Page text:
Beaufort, North Carolina, (population 4,000) was established in 1709 and is the third oldest town in North Carolina. Located on the site of the former Coree Indian village of Cwarioc, Beaufort was designed in 1713 with street plans that still exist today. Beaufort features dozens of historic homes; the oldest is the Hammock House of 1698, which is believed to have once been an inn that regularly served Blackbeard.

In late 18th century, Beaufort was an active seaport inhabited by sailors, pirates, fishermen, and soldiers. By 1810, commercial fishing and shipbuilding dominated the economy. However, this town surrounded by water was slow to grow. The first train didn’t arrive until 1906, followed by the opening of the Atlantic Intracoastal Waterway five years later. Following two devastating hurricanes in 1954 and 1960, Beaufort began preserving its historic assets, built the Beaufort boardwalk, and provided a facelift for the popular Front Street business area. All of this helped to establish the basis for tourism that the town enjoys today. Beaufort celebrates its 300th anniversary in 2009.

Thanks to many preservation efforts, visitors and locals can learn about this charming town’s past. From 1969-1970, 100 structures were surveyed and nominated to the National Register. Since then, hundreds of additional historic buildings have been added to an inventory list kept up-to-date by the Beaufort Historic Preservation Commission (BHPC) and available to the public. BHPC also oversees applications for restoration and destruction of older properties and regulates changes to the exterior appearance of buildings in the historic district. Design guidelines for the Beaufort Historic District and landmarks were developed and have recently been updated to include more on architectural styles of historic buildings and provide guidance for signage, storefronts, relocation of buildings, and treatment options.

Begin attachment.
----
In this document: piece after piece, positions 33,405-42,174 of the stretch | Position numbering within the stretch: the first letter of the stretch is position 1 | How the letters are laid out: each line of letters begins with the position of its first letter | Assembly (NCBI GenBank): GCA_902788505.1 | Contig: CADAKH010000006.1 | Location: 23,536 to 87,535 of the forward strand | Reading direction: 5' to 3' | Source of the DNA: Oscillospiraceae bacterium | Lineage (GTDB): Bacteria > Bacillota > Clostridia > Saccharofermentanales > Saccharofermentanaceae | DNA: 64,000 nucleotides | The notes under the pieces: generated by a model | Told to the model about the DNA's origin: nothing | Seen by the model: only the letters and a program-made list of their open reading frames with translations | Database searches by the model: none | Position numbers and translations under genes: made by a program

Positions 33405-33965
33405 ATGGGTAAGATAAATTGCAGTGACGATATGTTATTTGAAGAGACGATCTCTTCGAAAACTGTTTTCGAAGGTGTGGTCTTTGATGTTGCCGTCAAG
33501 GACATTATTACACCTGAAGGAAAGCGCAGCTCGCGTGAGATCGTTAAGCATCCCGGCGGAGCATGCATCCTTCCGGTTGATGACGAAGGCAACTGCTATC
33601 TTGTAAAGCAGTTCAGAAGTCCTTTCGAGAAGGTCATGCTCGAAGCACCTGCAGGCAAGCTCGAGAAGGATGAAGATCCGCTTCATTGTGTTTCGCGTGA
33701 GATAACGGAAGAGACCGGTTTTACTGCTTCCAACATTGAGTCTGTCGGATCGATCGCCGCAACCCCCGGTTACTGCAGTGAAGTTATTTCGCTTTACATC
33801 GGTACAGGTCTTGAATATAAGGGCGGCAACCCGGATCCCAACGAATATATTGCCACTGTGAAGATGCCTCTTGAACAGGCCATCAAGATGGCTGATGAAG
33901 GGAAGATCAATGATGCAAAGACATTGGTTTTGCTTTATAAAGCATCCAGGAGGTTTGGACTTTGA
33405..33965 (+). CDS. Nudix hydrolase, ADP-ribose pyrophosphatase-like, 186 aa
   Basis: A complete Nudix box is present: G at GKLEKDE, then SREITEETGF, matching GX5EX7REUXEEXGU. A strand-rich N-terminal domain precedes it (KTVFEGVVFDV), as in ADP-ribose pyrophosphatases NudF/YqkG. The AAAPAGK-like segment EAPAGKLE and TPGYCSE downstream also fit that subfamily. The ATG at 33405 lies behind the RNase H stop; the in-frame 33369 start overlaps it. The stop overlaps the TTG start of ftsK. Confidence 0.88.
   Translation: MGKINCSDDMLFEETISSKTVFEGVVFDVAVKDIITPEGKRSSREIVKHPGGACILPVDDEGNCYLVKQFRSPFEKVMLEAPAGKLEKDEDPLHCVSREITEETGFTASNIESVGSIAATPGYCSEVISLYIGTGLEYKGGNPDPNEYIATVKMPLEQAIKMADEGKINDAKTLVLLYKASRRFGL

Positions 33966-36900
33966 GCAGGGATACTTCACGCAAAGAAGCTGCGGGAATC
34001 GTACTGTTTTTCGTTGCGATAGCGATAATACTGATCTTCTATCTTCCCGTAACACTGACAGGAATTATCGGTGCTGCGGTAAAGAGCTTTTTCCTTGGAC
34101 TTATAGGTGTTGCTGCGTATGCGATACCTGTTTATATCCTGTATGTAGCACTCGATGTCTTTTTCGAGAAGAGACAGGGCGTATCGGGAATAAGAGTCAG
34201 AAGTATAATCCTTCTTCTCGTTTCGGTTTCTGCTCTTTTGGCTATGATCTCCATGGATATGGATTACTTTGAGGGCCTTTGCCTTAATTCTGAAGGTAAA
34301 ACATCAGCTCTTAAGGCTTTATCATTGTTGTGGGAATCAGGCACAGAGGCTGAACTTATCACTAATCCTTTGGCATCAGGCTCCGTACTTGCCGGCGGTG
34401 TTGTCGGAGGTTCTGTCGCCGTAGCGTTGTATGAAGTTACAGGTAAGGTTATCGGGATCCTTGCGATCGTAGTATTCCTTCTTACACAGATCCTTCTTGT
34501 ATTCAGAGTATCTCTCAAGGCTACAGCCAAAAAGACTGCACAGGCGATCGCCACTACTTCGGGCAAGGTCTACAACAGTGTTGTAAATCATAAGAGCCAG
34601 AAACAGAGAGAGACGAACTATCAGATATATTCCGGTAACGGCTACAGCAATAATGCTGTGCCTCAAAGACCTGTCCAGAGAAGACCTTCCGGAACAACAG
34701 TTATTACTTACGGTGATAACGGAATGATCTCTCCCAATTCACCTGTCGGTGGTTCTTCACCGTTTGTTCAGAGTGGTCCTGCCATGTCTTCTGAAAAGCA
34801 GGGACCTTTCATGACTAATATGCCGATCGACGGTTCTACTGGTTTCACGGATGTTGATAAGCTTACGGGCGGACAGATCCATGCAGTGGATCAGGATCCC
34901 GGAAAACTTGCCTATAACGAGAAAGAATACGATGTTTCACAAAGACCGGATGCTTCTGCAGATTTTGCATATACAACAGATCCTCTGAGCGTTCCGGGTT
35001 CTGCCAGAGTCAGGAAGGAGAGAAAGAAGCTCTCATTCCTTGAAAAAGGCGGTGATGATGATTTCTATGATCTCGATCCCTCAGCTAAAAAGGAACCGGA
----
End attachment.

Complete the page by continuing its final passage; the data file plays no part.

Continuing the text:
The North Carolina Maritime Museum is a huge asset for Beaufort. The complex includes an 18,000 square foot main exhibit hall and 5,400 square feet for the construction and restoration of wooden boats. The museum maintains the Charles R. McNeill Library featuring books, journals, photos, and manuscripts about maritime history and offers events such as boat building classes, Pirate Month, Blackbeard Week, art workshops, and clamming workshops. In addition, 10,000 school children visit for tours, programs, and summer science school.

In July of 2006, the town partnered with the museum and its friends organization, investing thousands of dollars and countless staff hours to bring Pepsi Americas’ Sail to the coast. More than 150,000 visitors attended this event, which welcomed 15 majestic tall ships from around the world. The five-day festival featured ship tours, re-enactments, and concerts.

The Beaufort Historic Site, owned and operated by the Beaufort Historical Association, depicts life in the seaport village through house tours, an old burying ground, Carteret County Jail, the courthouse, and an apothecary shop.

Designated a Preserve America Community in December 2008.

For more information

Beaufort History Attractions

North Carolina Maritime Museum

Beaufort Historic Preservation Commission